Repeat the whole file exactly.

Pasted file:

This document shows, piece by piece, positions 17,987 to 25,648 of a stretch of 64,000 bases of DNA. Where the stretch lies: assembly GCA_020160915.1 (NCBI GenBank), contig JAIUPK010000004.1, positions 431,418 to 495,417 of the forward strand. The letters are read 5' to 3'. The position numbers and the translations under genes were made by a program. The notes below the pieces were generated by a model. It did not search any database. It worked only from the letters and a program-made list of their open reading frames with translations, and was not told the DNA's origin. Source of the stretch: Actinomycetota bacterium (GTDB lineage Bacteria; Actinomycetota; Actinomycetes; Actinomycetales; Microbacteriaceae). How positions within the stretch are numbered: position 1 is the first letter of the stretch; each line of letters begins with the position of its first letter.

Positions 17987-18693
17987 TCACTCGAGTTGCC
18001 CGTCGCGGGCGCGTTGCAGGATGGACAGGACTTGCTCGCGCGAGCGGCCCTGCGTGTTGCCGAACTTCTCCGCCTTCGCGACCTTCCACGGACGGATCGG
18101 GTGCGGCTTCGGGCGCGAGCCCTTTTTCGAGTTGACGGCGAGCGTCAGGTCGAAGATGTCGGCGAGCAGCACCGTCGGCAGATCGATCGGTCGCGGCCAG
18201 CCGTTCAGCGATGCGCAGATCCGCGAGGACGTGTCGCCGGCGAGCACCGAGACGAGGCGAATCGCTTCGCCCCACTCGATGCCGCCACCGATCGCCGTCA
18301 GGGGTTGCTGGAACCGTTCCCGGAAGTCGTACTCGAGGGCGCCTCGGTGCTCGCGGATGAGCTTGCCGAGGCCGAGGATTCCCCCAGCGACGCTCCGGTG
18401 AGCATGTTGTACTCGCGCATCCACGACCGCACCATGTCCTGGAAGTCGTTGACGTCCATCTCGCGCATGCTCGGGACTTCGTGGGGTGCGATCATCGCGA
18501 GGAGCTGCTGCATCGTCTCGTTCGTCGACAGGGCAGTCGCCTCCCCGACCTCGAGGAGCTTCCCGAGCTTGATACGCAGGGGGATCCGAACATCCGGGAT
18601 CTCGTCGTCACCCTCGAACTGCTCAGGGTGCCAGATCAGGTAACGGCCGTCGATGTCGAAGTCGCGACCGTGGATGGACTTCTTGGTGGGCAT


This document shows, piece by piece, positions 17,987 to 25,648 of a stretch of 64,000 bases of DNA. Where the stretch lies: assembly GCA_020160915.1 (NCBI GenBank), contig JAIUPK010000004.1, positions 431,418 to 495,417 of the forward strand. The letters are read 5' to 3'. The position numbers and the translations under genes were made by a program. The notes below the pieces were generated by a model. It did not search any database. It worked only from the letters and a program-made list of their open reading frames with translations, and was not told the DNA's origin. Source of the stretch: Actinomycetota bacterium (GTDB lineage Bacteria; Actinomycetota; Actinomycetes; Actinomycetales; Microbacteriaceae). How positions within the stretch are numbered: position 1 is the first letter of the stretch; each line of letters begins with the position of its first letter.

Positions 17987-18693
17987 TCACTCGAGTTGCC
18001 CGTCGCGGGCGCGTTGCAGGATGGACAGGACTTGCTCGCGCGAGCGGCCCTGCGTGTTGCCGAACTTCTCCGCCTTCGCGACCTTCCACGGACGGATCGG
18101 GTGCGGCTTCGGGCGCGAGCCCTTTTTCGAGTTGACGGCGAGCGTCAGGTCGAAGATGTCGGCGAGCAGCACCGTCGGCAGATCGATCGGTCGCGGCCAG
18201 CCGTTCAGCGATGCGCAGATCCGCGAGGACGTGTCGCCGGCGAGCACCGAGACGAGGCGAATCGCTTCGCCCCACTCGATGCCGCCACCGATCGCCGTCA
18301 GGGGTTGCTGGAACCGTTCCCGGAAGTCGTACTCGAGGGCGCCTCGGTGCTCGCGGATGAGCTTGCCGAGGCCGAGGATTCCCCCAGCGACGCTCCGGTG
18401 AGCATGTTGTACTCGCGCATCCACGACCGCACCATGTCCTGGAAGTCGTTGACGTCCATCTCGCGCATGCTCGGGACTTCGTGGGGTGCGATCATCGCGA
18501 GGAGCTGCTGCATCGTCTCGTTCGTCGACAGGGCAGTCGCCTCCCCGACCTCGAGGAGCTTCCCGAGCTTGATACGCAGGGGGATCCGAACATCCGGGAT
18601 CTCGTCGTCACCCTCGAACTGCTCAGGGTGCCAGATCAGGTAACGGCCGTCGATGTCGAAGTCGCGACCGTGGATGGACTTCTTGGTGGGCAT